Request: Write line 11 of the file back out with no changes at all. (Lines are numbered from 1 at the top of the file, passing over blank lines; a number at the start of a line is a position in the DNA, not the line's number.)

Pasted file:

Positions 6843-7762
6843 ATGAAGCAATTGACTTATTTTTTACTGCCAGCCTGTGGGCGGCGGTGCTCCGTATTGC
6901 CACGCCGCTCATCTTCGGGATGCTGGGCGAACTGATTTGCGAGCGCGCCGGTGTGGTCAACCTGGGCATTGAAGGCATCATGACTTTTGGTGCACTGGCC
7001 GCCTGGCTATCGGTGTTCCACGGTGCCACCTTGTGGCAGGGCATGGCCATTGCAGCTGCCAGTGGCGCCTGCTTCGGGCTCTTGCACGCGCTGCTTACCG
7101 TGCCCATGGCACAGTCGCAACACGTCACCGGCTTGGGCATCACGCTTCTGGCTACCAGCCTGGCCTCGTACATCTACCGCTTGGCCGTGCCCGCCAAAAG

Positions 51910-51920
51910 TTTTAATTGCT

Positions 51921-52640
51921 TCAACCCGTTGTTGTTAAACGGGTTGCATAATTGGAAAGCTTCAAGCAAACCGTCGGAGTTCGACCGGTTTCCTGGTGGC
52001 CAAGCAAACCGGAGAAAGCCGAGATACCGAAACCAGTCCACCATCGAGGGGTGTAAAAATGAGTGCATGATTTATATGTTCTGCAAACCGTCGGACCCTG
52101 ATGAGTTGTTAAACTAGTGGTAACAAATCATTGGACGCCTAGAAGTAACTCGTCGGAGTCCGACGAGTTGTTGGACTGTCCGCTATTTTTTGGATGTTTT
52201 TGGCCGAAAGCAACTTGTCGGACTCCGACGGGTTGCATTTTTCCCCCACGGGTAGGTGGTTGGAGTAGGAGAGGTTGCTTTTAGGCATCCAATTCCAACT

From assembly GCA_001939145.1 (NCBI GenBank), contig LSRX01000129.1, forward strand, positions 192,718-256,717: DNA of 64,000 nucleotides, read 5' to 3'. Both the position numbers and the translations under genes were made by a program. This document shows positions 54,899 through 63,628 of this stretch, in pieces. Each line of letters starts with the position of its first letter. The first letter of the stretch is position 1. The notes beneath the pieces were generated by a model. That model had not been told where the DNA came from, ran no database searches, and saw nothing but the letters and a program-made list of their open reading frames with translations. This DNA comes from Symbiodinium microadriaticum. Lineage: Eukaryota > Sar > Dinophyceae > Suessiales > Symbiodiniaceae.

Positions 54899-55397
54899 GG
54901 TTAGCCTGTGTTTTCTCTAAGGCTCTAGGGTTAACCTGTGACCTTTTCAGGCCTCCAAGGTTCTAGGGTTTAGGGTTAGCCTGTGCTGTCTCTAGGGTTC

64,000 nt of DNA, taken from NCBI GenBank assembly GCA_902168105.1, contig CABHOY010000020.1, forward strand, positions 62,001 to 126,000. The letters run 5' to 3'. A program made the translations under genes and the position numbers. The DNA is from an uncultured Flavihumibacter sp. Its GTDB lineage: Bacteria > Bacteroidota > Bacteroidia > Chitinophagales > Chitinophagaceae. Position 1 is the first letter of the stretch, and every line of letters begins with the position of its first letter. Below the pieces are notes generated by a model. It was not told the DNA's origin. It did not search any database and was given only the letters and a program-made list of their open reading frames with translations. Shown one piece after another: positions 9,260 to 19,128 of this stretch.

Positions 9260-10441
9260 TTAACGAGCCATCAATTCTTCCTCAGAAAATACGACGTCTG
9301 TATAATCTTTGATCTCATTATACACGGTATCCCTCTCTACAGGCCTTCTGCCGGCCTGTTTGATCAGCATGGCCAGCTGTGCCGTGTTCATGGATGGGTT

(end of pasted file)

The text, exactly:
52101 ATGAGTTGTTAAACTAGTGGTAACAAATCATTGGACGCCTAGAAGTAACTCGTCGGAGTCCGACGAGTTGTTGGACTGTCCGCTATTTTTTGGATGTTTT